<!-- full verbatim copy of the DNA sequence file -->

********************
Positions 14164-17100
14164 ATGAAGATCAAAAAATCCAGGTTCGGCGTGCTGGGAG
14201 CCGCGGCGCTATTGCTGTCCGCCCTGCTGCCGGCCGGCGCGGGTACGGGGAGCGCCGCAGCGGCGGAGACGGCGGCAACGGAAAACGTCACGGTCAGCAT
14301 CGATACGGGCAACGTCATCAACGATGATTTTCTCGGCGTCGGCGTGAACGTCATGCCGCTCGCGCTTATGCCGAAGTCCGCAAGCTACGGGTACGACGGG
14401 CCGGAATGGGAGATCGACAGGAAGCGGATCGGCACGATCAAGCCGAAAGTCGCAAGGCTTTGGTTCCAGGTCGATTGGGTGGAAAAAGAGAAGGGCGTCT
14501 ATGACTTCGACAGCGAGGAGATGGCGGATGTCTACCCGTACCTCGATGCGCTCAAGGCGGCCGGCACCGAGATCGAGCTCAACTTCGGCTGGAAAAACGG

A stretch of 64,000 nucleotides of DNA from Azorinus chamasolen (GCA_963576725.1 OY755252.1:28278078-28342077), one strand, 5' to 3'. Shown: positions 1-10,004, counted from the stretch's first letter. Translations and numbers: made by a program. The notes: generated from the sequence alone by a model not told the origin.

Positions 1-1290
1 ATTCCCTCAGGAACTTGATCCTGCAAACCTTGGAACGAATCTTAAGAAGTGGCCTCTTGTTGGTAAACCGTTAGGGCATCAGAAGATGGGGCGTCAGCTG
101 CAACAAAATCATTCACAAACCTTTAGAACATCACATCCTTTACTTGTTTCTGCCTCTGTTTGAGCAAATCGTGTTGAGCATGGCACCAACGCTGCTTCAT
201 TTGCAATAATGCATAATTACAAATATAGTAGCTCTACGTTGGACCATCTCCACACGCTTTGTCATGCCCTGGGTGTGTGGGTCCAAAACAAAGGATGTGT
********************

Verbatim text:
Positions 14164-17100
14164 ATGAAGATCAAAAAATCCAGGTTCGGCGTGCTGGGAG
14201 CCGCGGCGCTATTGCTGTCCGCCCTGCTGCCGGCCGGCGCGGGTACGGGGAGCGCCGCAGCGGCGGAGACGGCGGCAACGGAAAACGTCACGGTCAGCAT
14301 CGATACGGGCAACGTCATCAACGATGATTTTCTCGGCGTCGGCGTGAACGTCATGCCGCTCGCGCTTATGCCGAAGTCCGCAAGCTACGGGTACGACGGG
14401 CCGGAATGGGAGATCGACAGGAAGCGGATCGGCACGATCAAGCCGAAAGTCGCAAGGCTTTGGTTCCAGGTCGATTGGGTGGAAAAAGAGAAGGGCGTCT
14501 ATGACTTCGACAGCGAGGAGATGGCGGATGTCTACCCGTACCTCGATGCGCTCAAGGCGGCCGGCACCGAGATCGAGCTCAACTTCGGCTGGAAAAACGG

A stretch of 64,000 nucleotides of DNA from Azorinus chamasolen (GCA_963576725.1 OY755252.1:28278078-28342077), one strand, 5' to 3'. Shown: positions 1-10,004, counted from the stretch's first letter. Translations and numbers: made by a program. The notes: generated from the sequence alone by a model not told the origin.

Positions 1-1290
1 ATTCCCTCAGGAACTTGATCCTGCAAACCTTGGAACGAATCTTAAGAAGTGGCCTCTTGTTGGTAAACCGTTAGGGCATCAGAAGATGGGGCGTCAGCTG
101 CAACAAAATCATTCACAAACCTTTAGAACATCACATCCTTTACTTGTTTCTGCCTCTGTTTGAGCAAATCGTGTTGAGCATGGCACCAACGCTGCTTCAT
201 TTGCAATAATGCATAATTACAAATATAGTAGCTCTACGTTGGACCATCTCCACACGCTTTGTCATGCCCTGGGTGTGTGGGTCCAAAACAAAGGATGTGT